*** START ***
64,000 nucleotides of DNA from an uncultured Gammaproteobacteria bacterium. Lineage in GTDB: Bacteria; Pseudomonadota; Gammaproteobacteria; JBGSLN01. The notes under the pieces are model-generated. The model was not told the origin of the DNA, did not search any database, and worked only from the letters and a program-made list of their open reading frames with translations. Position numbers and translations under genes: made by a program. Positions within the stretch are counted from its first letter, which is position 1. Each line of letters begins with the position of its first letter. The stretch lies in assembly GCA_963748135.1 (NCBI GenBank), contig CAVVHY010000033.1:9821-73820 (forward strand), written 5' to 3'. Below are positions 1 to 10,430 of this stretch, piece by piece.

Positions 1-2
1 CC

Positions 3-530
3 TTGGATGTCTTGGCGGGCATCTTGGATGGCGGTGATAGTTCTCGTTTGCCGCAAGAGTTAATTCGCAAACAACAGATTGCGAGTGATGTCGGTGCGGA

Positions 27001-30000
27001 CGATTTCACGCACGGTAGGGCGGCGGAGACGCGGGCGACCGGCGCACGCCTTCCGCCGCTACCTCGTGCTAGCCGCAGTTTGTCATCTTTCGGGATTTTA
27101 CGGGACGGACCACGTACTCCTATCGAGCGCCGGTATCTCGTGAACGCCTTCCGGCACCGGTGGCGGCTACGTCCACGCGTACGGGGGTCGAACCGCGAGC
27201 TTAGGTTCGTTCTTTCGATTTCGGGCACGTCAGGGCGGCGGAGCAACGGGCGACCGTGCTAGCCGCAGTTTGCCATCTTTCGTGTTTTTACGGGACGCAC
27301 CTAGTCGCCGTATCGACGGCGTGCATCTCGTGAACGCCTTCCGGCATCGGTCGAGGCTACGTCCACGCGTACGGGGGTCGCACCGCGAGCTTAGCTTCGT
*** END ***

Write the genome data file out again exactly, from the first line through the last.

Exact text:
64,000 nucleotides of DNA from an uncultured Gammaproteobacteria bacterium. Lineage in GTDB: Bacteria; Pseudomonadota; Gammaproteobacteria; JBGSLN01. The notes under the pieces are model-generated. The model was not told the origin of the DNA, did not search any database, and worked only from the letters and a program-made list of their open reading frames with translations. Position numbers and translations under genes: made by a program. Positions within the stretch are counted from its first letter, which is position 1. Each line of letters begins with the position of its first letter. The stretch lies in assembly GCA_963748135.1 (NCBI GenBank), contig CAVVHY010000033.1:9821-73820 (forward strand), written 5' to 3'. Below are positions 1 to 10,430 of this stretch, piece by piece.

Positions 1-2
1 CC

Positions 3-530
3 TTGGATGTCTTGGCGGGCATCTTGGATGGCGGTGATAGTTCTCGTTTGCCGCAAGAGTTAATTCGCAAACAACAGATTGCGAGTGATGTCGGTGCGGA

Positions 27001-30000
27001 CGATTTCACGCACGGTAGGGCGGCGGAGACGCGGGCGACCGGCGCACGCCTTCCGCCGCTACCTCGTGCTAGCCGCAGTTTGTCATCTTTCGGGATTTTA
27101 CGGGACGGACCACGTACTCCTATCGAGCGCCGGTATCTCGTGAACGCCTTCCGGCACCGGTGGCGGCTACGTCCACGCGTACGGGGGTCGAACCGCGAGC
27201 TTAGGTTCGTTCTTTCGATTTCGGGCACGTCAGGGCGGCGGAGCAACGGGCGACCGTGCTAGCCGCAGTTTGCCATCTTTCGTGTTTTTACGGGACGCAC
27301 CTAGTCGCCGTATCGACGGCGTGCATCTCGTGAACGCCTTCCGGCATCGGTCGAGGCTACGTCCACGCGTACGGGGGTCGCACCGCGAGCTTAGCTTCGT